1. News

Plan advances to protect Boyd Hill Nature Preserve

A swallowtail lands on pentas in the butterfly garden at Boyd Hill Nature Preserve in St. Petersburg.
A swallowtail lands on pentas in the butterfly garden at Boyd Hill Nature Preserve in St. Petersburg.
Published Nov. 19, 2014

ST. PETERSBURG — A big chunk of habitat for rare plants and animals within Boyd Hill Nature Preserve took a step toward permanent preservation status on Tuesday.

The city's Community Planning and Preservation Commission signed off on a land-use change to further protect an area of the city recently eyed by developers.

"We have here in the city a beautiful pocket of natural Old Florida. There's not much of it left," Boyd Hill preservationist Pat Lambert said at a public hearing held by the commission.

The commission unanimously recommended the change after hearing nothing but praise from a packed room of supporters for the plan to protect habitat supporting gopher tortoises, rare plants and butterflies in the south Pinellas preserve adjacent to Lake Maggiore.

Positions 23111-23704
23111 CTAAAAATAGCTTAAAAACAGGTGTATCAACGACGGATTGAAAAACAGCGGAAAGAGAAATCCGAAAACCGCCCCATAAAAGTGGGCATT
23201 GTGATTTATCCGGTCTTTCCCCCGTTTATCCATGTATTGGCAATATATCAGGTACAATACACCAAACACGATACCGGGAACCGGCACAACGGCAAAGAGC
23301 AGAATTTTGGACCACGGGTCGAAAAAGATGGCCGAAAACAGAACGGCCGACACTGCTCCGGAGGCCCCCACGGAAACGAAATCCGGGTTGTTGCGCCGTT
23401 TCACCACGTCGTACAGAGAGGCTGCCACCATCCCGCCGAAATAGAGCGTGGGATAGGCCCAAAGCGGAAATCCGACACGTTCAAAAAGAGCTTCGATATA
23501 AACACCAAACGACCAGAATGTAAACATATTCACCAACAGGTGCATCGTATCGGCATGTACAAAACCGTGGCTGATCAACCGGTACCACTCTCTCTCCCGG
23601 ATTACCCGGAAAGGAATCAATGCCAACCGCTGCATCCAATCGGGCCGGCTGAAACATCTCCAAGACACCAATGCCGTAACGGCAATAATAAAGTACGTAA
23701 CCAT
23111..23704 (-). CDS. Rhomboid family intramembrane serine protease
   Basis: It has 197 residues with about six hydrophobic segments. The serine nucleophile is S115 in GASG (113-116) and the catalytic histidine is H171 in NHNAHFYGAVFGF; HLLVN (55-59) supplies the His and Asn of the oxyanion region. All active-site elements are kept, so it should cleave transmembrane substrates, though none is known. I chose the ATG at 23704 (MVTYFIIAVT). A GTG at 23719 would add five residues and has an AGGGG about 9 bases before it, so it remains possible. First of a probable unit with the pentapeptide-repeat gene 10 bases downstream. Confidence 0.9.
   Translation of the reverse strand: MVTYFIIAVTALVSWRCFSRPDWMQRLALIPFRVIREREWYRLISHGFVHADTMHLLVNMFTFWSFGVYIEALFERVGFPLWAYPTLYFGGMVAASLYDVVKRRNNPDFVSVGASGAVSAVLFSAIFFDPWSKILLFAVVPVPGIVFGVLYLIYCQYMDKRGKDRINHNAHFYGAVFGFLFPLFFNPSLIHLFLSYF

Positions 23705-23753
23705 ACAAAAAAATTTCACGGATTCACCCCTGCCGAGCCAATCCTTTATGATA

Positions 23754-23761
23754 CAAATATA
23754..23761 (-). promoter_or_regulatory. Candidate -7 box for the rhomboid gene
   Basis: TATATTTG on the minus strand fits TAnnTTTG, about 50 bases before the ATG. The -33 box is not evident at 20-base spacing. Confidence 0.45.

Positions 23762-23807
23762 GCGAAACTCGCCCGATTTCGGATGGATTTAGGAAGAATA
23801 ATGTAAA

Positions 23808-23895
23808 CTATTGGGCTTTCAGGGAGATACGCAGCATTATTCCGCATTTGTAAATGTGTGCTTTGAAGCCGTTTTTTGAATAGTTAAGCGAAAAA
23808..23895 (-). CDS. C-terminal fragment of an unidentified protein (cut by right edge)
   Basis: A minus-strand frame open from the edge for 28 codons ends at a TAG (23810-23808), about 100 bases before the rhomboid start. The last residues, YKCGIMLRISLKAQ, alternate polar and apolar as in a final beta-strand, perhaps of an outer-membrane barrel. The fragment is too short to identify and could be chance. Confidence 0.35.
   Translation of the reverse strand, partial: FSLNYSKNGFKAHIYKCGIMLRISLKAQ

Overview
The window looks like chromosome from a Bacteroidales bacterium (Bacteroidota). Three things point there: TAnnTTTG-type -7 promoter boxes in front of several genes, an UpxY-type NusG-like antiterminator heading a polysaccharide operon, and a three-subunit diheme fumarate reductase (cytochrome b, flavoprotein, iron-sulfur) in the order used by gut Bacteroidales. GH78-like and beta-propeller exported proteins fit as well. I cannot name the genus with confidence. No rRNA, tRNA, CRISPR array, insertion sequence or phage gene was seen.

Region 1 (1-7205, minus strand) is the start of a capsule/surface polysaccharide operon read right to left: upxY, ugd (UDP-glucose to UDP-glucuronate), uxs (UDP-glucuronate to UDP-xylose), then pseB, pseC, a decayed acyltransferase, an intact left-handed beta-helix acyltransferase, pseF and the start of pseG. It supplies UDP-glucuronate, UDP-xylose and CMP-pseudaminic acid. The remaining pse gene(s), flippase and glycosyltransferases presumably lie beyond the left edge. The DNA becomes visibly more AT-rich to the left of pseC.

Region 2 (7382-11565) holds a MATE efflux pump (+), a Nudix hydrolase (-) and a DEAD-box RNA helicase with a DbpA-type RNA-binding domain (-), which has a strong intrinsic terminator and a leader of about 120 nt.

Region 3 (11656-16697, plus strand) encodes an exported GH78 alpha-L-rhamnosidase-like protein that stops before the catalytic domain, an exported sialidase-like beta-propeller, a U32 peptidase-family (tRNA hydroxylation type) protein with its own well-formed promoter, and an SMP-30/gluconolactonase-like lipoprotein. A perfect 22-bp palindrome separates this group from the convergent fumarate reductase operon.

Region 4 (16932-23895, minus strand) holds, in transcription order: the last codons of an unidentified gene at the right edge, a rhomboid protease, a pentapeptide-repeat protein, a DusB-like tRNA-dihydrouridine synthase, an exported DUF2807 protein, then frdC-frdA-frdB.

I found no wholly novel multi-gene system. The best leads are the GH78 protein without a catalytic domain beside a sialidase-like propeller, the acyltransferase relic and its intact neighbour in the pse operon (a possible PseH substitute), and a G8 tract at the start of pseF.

Bob Carter, the commission's chairman, said community support and participation made the decision easy.

"A great plan, well-thought out," he said.

Tuesday's approval ended more than a decade of inaction on the land. A 2002 master plan for the area recommended that it be preserved, but no action. More recently, a proposal to build townhomes nearby alarmed residents and environmentalists.

"That raised the temperature quite a bit," said Ray Wunderlich III, who has been running on the property and enjoying it since the 1960s, when it was mostly a zoo.

Tampa developer Taylor Morrison wanted to build the townhomes on 8 acres of a golf course owned by the St. Petersburg Country Club, adjacent to the preserve. The company withdrew its plan as a result of neighborhood opposition and lack of city support.

But City Council members Steve Kornell, Darden Rice and Amy Foster asked staffers to figure out additional safeguards for Boyd Hill. That led to Tuesday's action, said Rick MacAulay, a city planner who presented the plan at the hearing.

Wunderlich praised Mayor Rick Kriseman for recognizing the importance of preserving one of the largest remaining tracts of wild land in the city. City staff told the commission members that they planned to protect even more land, including a former nursery not included in the current proposal.

The preservation plan now proceeds to City Council for final approval.

Contact Charlie Frago at or (727) 893-8459. Follow @CharlieFrago.


This site no longer supports your current browser. Please use a modern and up-to-date browser version for the best experience.

Chrome Firefox Safari Edge